A hotel guest pulling on a sprinkler pipe may have been responsible for a flood that forced the evacuation of nearly 200 people last week from McMenamins Edgefield hotel after water flowed through three floors of the historic building.
Despite the flooding, most everything is open at the popular resort and scheduled events will go on as planned. Check-in for hotel guests with reservations continued, as usual, McMenamins marketing director Renee Rank Ignacio said via email.
She said the hotel had high-powered drying machines working in hallways and rooms "to help dry them out as quickly as possible."
The guests evacuated Wednesday night were able to return to their rooms and gather their belongings and were accommodated at nearby hotels or chose to go home, she said.
"I'm not aware at this point of any damages or loss for any guests," she said.
Ignacio said there was no estimate of the cost of the damage from the flooding at the popular resort.
McMenamins is famous for its art and quirky decorating at all of its venues and Ignacio said nothing irreplaceable was lost at Edgefield. None of the the iconic murals did not appear to be damaged.
The flooding was caused by a broken sprinkler pipe. Ignacio told KOIN 6 news that investigators think the flooding was caused by "guest behavior."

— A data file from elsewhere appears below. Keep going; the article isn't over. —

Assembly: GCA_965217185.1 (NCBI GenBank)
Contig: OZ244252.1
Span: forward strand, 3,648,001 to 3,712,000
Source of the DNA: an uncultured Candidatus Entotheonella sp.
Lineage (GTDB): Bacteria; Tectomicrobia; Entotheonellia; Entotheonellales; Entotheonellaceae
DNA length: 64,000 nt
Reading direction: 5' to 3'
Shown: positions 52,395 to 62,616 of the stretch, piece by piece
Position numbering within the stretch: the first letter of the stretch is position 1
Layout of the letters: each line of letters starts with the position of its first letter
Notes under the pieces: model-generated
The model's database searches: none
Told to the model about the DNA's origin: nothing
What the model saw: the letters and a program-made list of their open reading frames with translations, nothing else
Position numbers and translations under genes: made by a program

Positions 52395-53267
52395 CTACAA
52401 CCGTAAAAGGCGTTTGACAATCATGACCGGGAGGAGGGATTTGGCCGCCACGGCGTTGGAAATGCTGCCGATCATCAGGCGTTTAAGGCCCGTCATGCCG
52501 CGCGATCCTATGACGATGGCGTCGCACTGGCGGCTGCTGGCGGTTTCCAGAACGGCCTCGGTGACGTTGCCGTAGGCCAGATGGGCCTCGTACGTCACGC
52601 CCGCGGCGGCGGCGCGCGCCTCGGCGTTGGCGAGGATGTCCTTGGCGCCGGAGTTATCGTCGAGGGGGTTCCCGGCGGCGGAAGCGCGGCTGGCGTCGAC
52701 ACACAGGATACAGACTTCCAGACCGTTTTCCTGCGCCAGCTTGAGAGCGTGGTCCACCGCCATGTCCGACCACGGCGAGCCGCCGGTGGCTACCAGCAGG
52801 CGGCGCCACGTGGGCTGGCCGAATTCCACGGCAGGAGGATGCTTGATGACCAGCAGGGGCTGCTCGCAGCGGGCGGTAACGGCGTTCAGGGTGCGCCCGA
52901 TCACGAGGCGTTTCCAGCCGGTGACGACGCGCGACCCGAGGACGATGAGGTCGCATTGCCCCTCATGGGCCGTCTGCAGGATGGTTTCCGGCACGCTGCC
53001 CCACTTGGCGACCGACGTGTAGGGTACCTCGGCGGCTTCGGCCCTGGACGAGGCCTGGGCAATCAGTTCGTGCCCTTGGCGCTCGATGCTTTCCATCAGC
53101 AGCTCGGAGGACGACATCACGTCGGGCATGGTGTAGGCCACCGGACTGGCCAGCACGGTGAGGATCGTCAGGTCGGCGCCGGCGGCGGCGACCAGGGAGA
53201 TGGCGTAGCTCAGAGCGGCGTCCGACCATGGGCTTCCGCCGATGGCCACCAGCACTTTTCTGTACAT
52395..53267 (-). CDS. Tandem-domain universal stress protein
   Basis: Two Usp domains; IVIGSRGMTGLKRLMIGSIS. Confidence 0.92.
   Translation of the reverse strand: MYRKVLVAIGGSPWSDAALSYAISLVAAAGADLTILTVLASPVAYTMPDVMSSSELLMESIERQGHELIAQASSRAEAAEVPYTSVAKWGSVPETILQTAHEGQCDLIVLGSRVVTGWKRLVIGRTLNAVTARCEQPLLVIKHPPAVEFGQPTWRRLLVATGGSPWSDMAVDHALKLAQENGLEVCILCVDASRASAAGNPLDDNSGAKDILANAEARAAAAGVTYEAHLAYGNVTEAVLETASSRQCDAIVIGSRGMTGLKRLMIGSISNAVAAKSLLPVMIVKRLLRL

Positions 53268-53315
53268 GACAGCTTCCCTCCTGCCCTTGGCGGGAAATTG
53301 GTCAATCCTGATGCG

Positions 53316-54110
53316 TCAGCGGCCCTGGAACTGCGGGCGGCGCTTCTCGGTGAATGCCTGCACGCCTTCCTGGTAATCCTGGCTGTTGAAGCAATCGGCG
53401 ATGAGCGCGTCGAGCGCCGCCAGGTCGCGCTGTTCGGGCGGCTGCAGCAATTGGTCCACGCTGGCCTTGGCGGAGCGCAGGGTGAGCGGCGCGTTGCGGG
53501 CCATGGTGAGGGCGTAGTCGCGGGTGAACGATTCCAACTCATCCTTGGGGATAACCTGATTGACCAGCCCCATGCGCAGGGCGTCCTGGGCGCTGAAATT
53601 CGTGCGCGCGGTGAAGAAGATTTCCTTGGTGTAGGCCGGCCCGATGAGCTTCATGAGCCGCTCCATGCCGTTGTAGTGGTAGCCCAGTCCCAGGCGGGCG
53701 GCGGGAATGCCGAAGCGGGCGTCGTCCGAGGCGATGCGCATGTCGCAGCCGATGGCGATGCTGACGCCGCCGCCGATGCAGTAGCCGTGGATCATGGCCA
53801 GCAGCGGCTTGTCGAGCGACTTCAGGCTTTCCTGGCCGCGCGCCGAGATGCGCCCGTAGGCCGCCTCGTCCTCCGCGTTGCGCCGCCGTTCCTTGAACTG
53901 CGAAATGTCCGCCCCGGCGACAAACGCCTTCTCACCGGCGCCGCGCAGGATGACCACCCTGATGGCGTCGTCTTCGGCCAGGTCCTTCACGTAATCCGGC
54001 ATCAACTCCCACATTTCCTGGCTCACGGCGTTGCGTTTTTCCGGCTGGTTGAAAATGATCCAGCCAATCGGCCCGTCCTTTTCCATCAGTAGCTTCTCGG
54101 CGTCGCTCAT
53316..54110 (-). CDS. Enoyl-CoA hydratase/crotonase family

A guest or someone at the hotel may have grabbed the pipe and pulled it down or hung from it, Ignacio told KOIN.
Gresham firefighters initially said the water caused "extensive damage" before they were able to shut off the flow. During the incident, they also shut down power to the building and "had to get creative to divert the excess water flow."
Firefighters used tarps to collect and trap water and funnel it into buckets to protect the floors.
The hotel was originally built in 1911 and was the Multnomah County Poor Farm and a nursing home before it became the hotel and concert venue it is today.
KOIN6, a Pamplin Media news partner, contributed to this story.
You count on us to stay informed and we depend on you to fund our efforts. Quality local journalism takes time and money. Please support us to protect the future of community journalism.